Tools for the Trade: the International Business of the SIT
Historically the sterile insect technique (SIT) as part of area-wide integrated pest management (AW-IPM) programmes has been developed and implemented primarily by the public sector.With rising demand for the SIT, government production facilities have sold sterile insects to other governments to use in their own programmes. Although this trend is not conducive to commercial approaches, gradually new private production and markets are emerging. Commercial considerations, such as protection of intellectual property and elimination of below real-cost sterile insect supplies, are necessary for the SIT to thrive in the new model of using the technique for other than emergency programmes funded by governments. Furthermore, as the range of stakeholders involved in decisions about pesticide use and alternatives expands, benefit/cost analysis can be employed as a persuasive means for calculating the indirect benefits of using sterile insects, such as reduced environmental impacts. Recently, a model business plan for sterile insect production facilities was developed, drawing particularly on international experience with one pest species (the Mediterranean fruit fly Ceratitis capitata (Wiedemann)). The plan includes a financial spreadsheet and other decision-making tools for managers to evaluate various options in the context of their specific location and potential markets. Progress also has been made in the area of harmonization of regulation of production, shipment and release of sterile insects through guidance from the International Plant Protection Convention (IPPC). Such global agreements are important as the SIT evolves into an increasingly international business.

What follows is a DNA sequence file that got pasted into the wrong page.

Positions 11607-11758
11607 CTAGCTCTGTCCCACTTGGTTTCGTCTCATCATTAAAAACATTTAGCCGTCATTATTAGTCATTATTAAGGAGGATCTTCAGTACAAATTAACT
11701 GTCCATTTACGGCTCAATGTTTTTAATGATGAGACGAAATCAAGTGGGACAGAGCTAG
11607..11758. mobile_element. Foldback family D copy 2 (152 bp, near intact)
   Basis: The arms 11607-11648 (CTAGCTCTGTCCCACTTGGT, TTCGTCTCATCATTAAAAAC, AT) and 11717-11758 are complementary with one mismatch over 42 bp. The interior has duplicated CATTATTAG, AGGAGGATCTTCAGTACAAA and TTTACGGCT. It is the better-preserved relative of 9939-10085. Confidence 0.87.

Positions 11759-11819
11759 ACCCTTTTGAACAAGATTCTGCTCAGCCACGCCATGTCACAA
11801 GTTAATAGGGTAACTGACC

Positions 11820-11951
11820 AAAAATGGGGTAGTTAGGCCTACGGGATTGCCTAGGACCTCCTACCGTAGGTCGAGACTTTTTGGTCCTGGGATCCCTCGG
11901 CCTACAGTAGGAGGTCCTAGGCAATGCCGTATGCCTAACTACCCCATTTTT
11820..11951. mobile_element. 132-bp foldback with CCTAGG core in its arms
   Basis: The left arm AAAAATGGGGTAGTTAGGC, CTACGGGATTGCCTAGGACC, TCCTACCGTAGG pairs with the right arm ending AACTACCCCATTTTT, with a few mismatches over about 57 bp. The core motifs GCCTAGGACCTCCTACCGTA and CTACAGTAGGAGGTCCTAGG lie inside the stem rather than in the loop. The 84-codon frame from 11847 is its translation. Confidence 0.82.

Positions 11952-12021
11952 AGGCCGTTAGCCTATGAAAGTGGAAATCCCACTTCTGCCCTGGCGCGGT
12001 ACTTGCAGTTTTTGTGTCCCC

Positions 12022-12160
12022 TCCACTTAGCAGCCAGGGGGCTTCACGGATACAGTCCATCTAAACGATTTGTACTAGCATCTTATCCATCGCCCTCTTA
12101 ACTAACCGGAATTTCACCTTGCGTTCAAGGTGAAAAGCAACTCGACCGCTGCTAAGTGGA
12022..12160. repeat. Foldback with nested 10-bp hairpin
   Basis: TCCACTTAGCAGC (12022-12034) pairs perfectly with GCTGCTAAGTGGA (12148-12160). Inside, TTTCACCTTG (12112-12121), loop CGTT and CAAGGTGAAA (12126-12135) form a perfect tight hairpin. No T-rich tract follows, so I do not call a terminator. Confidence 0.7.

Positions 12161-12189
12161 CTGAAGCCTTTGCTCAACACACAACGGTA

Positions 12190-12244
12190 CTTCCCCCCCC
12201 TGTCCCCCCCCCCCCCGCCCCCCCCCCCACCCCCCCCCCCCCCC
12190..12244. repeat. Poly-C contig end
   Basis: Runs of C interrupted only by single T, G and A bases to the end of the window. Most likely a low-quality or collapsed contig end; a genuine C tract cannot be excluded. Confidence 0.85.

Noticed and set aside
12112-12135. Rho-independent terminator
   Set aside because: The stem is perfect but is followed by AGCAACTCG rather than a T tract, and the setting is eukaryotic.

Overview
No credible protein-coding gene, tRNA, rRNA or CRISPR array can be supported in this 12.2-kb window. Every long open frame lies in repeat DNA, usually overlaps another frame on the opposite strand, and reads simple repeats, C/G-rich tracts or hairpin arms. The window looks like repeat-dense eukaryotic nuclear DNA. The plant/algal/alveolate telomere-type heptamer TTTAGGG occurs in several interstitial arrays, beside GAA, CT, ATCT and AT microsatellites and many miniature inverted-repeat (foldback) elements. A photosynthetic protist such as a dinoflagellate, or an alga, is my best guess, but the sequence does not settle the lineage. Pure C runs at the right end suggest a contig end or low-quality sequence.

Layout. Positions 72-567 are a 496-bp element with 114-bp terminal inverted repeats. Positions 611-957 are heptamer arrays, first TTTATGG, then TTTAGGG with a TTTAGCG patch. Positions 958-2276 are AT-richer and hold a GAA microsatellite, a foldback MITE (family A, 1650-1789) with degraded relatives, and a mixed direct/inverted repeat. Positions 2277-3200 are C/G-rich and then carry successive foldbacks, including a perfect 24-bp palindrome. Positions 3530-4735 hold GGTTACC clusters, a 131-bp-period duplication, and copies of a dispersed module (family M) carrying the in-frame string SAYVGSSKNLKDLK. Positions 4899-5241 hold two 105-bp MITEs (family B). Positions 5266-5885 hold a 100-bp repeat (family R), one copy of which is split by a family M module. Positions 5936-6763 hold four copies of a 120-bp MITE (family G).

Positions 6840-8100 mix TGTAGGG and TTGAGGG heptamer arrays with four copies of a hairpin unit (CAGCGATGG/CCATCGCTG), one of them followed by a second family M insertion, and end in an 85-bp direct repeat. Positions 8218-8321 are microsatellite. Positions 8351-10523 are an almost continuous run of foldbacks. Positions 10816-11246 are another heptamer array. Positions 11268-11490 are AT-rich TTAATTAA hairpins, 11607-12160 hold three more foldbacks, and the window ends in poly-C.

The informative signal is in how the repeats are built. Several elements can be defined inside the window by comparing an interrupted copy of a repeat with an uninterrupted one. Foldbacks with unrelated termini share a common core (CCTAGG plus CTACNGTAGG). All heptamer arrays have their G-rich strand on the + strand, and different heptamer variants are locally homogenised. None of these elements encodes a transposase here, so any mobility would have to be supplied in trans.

KEYWORDS SIT, commercial, business plan, benefit/cost analysis, contingent valuation, IPPC, Mediterranean fruit fly, sterile insect production facilities
KeywordsInternational Atomic Energy Agency Insect Pest International Business Contingent Valuation Indirect Benefit
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